Beyond The Grave| 25 June, 2013
Porto dos Mortos (Beyond the Grave) is a zombie film, written, produced and directed by Brazilian Davi de Oliveira Pinheiro. There’s no doubt right now is a good moment for the zombie genre with their popularity at an all-time high. Unfortunately, this one is unlikely to add much to the genre. Rafael Tombini (Officer) stars with Álvaro Rosa Costa (Franco), Ricardo Seffner (Shooter), Amanda Lerias (Nina), Luciana Verch (Adriene) and Leandro Lefa (Ashley)
The scene is set in a post-apocalypse Brazil. The world is populated by zombies, assorted survivors, enchanted murderers, a serial killer, an obsessive detective and a black Chevvy Camaro V8, which at a conservative estimate would do 20mpg in a landscape which offers no visible means of support. Still, artistic is out on licence with this one. Despite some very promising ingredients – not least of which are the fabulously spooky locations, a disused industrial plant, an abandoned school and the disquieting vastness of the landscape – the film fails to measure up. It gets worse, too. Even the Dark Rider, the post-apocalypse nemesis – clad in a cowboy hat, trench coat, gas mask, and sporting a strange gun with a stock like a dead monkey’s paw – is more petulant than menacing.
Officer’s last case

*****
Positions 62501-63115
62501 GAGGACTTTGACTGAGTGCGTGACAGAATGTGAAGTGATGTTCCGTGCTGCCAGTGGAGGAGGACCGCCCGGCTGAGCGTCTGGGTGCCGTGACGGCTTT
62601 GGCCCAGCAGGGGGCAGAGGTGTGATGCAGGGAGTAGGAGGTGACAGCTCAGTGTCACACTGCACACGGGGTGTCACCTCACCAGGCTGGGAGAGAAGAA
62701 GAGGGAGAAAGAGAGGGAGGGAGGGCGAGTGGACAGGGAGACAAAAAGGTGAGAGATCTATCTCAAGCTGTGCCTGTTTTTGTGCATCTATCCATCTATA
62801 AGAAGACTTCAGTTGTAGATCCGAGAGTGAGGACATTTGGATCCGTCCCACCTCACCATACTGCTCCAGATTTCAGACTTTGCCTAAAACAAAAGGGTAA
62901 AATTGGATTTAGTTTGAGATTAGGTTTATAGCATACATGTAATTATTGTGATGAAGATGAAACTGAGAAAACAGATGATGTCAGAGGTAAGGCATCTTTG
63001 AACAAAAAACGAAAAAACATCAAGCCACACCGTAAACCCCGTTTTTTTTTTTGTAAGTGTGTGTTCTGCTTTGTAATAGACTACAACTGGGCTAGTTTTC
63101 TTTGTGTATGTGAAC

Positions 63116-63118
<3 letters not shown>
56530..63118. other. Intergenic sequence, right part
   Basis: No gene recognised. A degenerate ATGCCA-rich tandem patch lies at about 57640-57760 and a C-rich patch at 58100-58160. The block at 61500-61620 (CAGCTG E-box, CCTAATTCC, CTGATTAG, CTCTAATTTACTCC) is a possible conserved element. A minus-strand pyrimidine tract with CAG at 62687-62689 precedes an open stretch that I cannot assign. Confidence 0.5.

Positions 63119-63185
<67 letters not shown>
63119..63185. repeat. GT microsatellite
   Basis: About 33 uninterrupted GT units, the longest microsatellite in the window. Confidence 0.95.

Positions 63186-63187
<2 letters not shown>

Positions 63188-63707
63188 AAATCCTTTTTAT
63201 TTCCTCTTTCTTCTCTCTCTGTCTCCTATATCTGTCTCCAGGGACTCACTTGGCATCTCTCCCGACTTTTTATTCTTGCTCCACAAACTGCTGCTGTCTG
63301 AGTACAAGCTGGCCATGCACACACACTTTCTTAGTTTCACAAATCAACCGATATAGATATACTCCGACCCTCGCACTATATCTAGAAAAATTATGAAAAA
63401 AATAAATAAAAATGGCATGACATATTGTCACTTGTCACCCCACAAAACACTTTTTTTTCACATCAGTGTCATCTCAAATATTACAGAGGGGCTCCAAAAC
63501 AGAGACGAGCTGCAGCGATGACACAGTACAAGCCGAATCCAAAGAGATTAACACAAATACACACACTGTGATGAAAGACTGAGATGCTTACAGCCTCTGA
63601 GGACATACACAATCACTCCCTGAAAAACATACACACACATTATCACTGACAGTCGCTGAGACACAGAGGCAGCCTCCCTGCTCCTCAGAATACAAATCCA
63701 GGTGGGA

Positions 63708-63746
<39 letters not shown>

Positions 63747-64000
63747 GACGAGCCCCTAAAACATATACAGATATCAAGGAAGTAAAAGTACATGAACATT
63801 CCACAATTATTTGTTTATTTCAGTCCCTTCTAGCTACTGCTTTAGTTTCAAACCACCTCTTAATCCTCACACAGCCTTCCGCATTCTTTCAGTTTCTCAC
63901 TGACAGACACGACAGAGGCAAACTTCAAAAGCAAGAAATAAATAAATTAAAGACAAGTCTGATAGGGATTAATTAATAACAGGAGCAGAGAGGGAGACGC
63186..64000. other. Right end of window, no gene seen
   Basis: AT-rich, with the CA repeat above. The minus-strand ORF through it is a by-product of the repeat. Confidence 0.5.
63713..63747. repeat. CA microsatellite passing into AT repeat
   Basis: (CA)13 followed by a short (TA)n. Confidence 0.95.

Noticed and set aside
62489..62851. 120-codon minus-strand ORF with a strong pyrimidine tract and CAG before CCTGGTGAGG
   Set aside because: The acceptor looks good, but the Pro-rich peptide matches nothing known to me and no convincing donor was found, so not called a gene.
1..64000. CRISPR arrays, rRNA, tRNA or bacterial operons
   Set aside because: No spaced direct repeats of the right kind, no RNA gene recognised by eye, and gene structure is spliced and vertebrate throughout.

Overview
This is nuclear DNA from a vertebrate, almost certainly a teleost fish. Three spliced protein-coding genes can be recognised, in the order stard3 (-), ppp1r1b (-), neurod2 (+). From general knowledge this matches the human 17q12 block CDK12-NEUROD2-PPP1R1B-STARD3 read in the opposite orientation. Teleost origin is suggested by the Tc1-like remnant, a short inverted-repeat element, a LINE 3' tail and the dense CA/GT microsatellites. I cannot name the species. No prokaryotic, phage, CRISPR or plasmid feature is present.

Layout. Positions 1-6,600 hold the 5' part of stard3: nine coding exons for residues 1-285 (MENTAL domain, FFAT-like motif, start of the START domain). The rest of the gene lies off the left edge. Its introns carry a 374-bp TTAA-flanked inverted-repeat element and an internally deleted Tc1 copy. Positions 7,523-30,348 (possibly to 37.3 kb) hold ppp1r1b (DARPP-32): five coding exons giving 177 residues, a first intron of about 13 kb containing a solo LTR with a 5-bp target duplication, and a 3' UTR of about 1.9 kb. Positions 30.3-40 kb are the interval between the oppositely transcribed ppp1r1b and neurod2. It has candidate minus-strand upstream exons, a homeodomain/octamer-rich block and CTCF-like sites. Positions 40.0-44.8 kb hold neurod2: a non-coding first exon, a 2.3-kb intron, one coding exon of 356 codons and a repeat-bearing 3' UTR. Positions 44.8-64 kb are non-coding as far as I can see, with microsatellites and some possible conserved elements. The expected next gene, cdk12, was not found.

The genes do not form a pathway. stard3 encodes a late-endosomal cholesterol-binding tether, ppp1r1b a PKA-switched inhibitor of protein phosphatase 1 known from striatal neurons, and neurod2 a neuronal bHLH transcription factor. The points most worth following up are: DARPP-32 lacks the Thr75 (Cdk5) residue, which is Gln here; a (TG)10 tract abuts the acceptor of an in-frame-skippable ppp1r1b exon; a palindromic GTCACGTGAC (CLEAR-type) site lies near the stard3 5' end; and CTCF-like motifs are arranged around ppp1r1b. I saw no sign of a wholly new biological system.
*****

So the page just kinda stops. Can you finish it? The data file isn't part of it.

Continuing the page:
Officer, the hero, journeys through this landscape like an estate agent visiting properties, sometimes with clients and sometimes without. His pursuit of the serial killer is the pivot around which the action turns. However the plot needs more than that to impart depth, characterisation and context. Where are they? Missing in action. The zombies – but for the odd exception – seem even shorter of get-up-and-go than is normal even for them. Don’t they know it is all-you-can-eat?
In most post-apocalypse scenarios, it’s easy to imagine why the apocalypse occurred. There is some lead in, some hints and often some evidence. Here we’ve got just a sporadic recording played on the Chevvy’s cassette player. You’d have thought that the survivors might have learned a trick or two about humanity, if not zombies. Instead, the hero is a sort of lone ranger in all this – a self-obsessed figure too preoccupied with his own plan for vengeance to consider anything else. A script doesn’t need to clarify everything but it does need to clarify something.
All dressed up with nothing to do
Even Bob Hope in the comic-horror, The Ghost Breakers (1940), managed more spooky, suspenseful and surprising zombies – and he did it for laughs. You could blame the make-up artist but that would be cheap. Zombie movies need unpleasant surprises, twists and turns, they can’t survive a largely uninterrupted linear narrative peopled by underdeveloped characters and a sort of Knight Rider-cum-High Plains Drifter cross.
Beyond The Grave is showing at the East End Film Festival in London on July 5th. More information can be found at the East End Film Festival website.
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